you add all the following lines of code to your section:
<link rel=”shortcut icon” href=”http://www.domain.com/favicon.ico” type=”image/x-icon” />
<link rel=”icon” href=”http://www.domain.com/favicon.ico” type=”image/x-icon” />
However, this is a bit redundant, as most modern compliant browsers will ignore the “shortcut” term and interpret the “icon” term properly. So, the only line you really need to add to your <head> is the second line for “icon”. Your code should look like this:
<link rel=”icon” href=”http://www.favicon.co.uk/favicon.ico” type=”image/x-icon” />
Fellow WPMU.org author Tom Ewer wrote an excellent Daily Tip this past February if you want to learn a little more about adding a favicon without using a plugin.
Once again, you’ve created your Favicon, but you’re just not quite up to the task of adding anything to the code on your website. What are your options?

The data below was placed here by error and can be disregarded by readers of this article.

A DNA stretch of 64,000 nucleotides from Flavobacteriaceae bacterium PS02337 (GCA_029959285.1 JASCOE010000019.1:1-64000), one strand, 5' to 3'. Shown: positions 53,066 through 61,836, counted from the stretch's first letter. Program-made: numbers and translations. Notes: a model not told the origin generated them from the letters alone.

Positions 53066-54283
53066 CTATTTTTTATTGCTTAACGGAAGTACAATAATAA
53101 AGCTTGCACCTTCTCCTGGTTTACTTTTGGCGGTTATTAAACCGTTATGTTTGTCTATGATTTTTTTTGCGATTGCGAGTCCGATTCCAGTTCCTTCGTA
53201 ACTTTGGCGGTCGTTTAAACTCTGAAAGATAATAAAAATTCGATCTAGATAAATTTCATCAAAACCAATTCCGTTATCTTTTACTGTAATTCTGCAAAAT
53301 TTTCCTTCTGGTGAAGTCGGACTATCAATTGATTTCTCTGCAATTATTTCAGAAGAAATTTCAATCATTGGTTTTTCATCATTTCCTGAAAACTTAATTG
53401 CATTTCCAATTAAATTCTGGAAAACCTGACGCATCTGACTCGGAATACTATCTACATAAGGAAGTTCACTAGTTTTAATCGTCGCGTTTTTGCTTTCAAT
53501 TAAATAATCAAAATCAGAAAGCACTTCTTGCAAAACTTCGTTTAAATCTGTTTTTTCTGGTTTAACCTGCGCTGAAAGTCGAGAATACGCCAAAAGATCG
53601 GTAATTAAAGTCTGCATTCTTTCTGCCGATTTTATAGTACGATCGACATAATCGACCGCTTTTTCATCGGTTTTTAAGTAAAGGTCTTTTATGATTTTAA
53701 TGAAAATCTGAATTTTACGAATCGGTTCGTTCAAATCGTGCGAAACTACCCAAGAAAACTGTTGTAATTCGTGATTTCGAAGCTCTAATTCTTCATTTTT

Well…there’s a plugin for that.
First, determine the theme that your website it built with because there may be a specific plugin to accomplish this. A perfect example if the Genesis framework which has it’s own Genesis Favicon plugin. If your theme is a WooTheme, then the ability to upload a favicon is a part of the theme already. Just watch this YouTube video to learn how to upload your favicon.
If your theme framework doesn’t support favicon upload
directly or through a specific plugin, give All
In One Favicon a quick try. After you’ve installed and activated the plugin,
simply go to the settings page and either upload your favicon or input the link
to the location you’ve uploaded your favicon. Save and you should see the
favicon in your browser window the next time you visit the website (assuming you
either clear your cache or you don’t use your browser cache.
If either of the above methods just seem a little more hassle than you want to be involved with, consider using the Favicon Generator plugin available in the WordPress repository.
Once you’ve uploaded the plugin to your website and activated it, you’ll need to CHMOD the following directories to 777: